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  • Blackwell Publishing Ltd  (2)
  • Springer Nature  (1)
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  • 1
    ISSN: 1365-3040
    Source: Blackwell Publishing Journal Backfiles 1879-2005
    Topics: Biology
    Notes: Responses of photosynthesis (A) to intercellular CO2 concentration (ci) in 2-year-old Pinus radiata D. Don seedlings were measured at a range of temperatures in order to parametrize a biophysical model of leaf photosynthesis. Increasing leaf temperature from 8 to 30°C caused a 4-fold increase in Vcmax, the maximum rate of carboxylation (10.7–43.3 μol m−2 s−1 and a 3-fold increase in Jmax, the maximum electron transport rate (20.5–60.2 μmol m −2 s−1). The temperature optimum for Jmax was lower than that for Vcmax, causing a decline in the ratio Jmax:Vcmax from 2.0 to 1.4 as leaf temperature increased from 8 to 30°C. To determine the response of photosynthesis to leaf nitrogen concentration, additional measurements were made on seedlings grown under four nitrogen treatments. Foliar N concentrations varied between 0.36 and 1.27 mol kg−1, and there were linear relationships between N concentration and both Vcmax and Jmax. Measurements made throughout the crown of a plantation forest tree, where foliar N concentrations varied from 0.83 mol kg−1 near the base to 1.54 mol kg−1 near the leader, yielded similar relationships. These results will be useful in scaling carbon assimilation models from leaves to canopies.
    Type of Medium: Electronic Resource
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  • 2
    ISSN: 1365-3040
    Source: Blackwell Publishing Journal Backfiles 1879-2005
    Topics: Biology
    Notes: A model is presented which solves simultaneously for leaf-scale stomatal conductance, CO2 assimilation and the energy balance as a function of leaf position within canopies of well-watered vegetation. Fluxes and conductances were calculated separately for sunlit and shaded leaves. A linear dependence of photosynthetic capacity on leaf nitrogen content was assumed, while leaf nitrogen content and light intensity were assumed to decrease exponentially within canopies. Separate extinction coefficients were used for diffuse and direct beam radiation. An efficient Gaussian integration technique was used to compute fluxes and mean conductances for the canopy. The multilayer model synthesizes current knowledge of radiation penetration, leaf physiology and the physics of evaporation and provides insights into the response of whole canopies to multiple, interacting factors. The model was also used to explore sources of variation in the slopes of two simple parametric models (nitrogen- and light-use efficiency), and to set bounds on the magnitudes of the parameters.For canopies low in total N, daily assimilation rates are ∼10% lower when leaf N is distributed uniformly than when the same total N is distributed according to the exponentially decreasing profile of absorbed radiation. However, gains are negligible for plants with high N concentrations. Canopy conductance, Gc should be calculated as Gc=Aσ(fslgsl+fshgsh), where Δ is leaf area index, fsi and fsh are the fractions of sunlit and shaded leaves at each level, and gsi and gsh are the corresponding stomatal conductances. Simple addition of conductances without this weighting causes errors in transpiration calculated using the ‘big-leaf’ version of the Penman-Monteith equation. Partitioning of available energy between sensible and latent heat is very responsive to the parameter describing the sensitivity of stomata to the atmospheric humidity deficit. This parameter also affects canopy conductance, but has a relatively small impact on canopy assimilation.Simple parametric models are useful for extrapolating understanding from small to large scales, but the complexity of real ecosystems is thus subsumed in unexplained variations in parameter values. Simulations with the multilayer model show that both nitrogen- and radiation-use efficiencies depend on plant nutritional status and the diffuse component of incident radiation, causing a 2- to 3-fold variation in these efficiencies.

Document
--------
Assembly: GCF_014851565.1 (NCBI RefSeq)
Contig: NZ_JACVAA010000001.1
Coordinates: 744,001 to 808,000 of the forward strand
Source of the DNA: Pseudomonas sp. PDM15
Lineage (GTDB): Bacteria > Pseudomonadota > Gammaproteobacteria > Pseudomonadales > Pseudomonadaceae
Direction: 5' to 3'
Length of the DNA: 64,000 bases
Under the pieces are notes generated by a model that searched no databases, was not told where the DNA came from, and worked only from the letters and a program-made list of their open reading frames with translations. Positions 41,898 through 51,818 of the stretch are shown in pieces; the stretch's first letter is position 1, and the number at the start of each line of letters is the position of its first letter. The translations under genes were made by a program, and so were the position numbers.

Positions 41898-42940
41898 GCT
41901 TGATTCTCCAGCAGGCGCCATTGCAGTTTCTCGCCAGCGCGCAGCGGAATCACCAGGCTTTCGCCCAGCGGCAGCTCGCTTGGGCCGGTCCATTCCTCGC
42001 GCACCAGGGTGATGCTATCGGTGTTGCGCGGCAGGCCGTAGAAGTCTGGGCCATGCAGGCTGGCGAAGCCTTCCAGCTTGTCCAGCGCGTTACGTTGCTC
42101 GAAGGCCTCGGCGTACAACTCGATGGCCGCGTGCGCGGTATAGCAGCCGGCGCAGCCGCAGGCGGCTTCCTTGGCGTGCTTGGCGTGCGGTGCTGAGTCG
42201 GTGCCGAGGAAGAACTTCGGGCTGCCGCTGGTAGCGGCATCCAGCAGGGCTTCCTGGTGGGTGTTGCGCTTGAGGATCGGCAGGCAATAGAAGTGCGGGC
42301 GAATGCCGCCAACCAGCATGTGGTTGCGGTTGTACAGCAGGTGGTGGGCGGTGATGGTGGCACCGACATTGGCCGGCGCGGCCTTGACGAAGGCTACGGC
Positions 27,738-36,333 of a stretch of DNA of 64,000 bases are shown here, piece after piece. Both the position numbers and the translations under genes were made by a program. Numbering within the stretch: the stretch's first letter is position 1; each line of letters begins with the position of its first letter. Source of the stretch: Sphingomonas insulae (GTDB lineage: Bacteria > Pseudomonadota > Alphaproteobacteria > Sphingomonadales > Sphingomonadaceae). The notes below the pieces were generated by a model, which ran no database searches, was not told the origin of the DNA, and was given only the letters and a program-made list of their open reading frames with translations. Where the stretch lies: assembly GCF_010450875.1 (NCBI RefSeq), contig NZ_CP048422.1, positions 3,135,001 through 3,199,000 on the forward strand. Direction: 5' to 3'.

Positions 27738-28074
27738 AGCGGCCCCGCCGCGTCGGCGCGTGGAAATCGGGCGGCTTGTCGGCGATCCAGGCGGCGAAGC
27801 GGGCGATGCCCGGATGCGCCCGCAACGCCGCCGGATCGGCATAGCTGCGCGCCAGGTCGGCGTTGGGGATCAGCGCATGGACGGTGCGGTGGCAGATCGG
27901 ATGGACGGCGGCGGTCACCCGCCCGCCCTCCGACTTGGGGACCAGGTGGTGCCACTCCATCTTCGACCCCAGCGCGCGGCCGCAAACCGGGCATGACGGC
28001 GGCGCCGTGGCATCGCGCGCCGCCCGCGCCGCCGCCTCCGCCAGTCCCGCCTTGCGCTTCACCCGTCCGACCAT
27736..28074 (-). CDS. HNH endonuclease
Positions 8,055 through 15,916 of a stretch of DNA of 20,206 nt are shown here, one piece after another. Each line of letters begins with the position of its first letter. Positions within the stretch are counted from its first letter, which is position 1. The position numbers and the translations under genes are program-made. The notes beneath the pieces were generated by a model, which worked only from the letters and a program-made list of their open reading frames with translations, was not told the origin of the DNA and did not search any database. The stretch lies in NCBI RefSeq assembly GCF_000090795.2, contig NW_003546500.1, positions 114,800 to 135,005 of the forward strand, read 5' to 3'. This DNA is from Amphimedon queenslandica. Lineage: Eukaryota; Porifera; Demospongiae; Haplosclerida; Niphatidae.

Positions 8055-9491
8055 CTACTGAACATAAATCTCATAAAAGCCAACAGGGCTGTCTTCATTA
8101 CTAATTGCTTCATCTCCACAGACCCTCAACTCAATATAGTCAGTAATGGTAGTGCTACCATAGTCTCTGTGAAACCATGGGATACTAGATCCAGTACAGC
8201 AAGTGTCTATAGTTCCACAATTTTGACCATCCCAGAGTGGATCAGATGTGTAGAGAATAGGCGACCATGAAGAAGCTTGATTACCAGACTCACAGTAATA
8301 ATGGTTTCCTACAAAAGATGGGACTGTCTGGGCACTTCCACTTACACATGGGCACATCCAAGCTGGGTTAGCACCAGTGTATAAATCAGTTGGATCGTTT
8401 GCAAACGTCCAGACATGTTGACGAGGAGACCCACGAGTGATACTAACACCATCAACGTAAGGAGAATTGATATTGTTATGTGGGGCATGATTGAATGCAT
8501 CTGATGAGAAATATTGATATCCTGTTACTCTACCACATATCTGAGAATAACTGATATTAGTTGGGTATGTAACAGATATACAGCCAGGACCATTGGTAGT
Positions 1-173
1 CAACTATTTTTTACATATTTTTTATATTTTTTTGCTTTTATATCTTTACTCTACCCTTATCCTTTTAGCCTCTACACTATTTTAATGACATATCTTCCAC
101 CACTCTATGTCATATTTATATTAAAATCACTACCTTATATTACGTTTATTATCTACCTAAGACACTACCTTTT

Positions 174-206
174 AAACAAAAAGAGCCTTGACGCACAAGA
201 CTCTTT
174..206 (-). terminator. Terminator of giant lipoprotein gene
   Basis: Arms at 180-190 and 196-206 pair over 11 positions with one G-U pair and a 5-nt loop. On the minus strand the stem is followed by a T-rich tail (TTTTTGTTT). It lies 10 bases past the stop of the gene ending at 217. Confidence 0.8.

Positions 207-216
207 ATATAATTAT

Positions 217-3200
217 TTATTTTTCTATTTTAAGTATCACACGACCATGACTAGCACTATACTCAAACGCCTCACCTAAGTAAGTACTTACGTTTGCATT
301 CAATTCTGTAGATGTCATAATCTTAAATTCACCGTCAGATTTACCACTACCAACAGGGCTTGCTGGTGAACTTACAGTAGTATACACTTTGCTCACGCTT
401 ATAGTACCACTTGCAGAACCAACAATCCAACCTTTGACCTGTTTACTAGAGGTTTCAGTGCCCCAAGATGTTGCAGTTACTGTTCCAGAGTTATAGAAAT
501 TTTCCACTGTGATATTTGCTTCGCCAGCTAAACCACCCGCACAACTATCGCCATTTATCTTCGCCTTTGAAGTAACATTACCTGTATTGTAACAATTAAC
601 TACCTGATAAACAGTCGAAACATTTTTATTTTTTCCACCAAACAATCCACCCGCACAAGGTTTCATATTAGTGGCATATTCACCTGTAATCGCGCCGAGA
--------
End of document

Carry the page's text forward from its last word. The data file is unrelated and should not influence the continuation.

Type of Medium: Electronic Resource
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  • 3
    Publication Date: 1994-09-01
    Print ISSN: 0028-0836
    Electronic ISSN: 1476-4687
    Topics: Biology , Chemistry and Pharmacology , Medicine , Natural Sciences in General , Physics
    Published by Springer Nature
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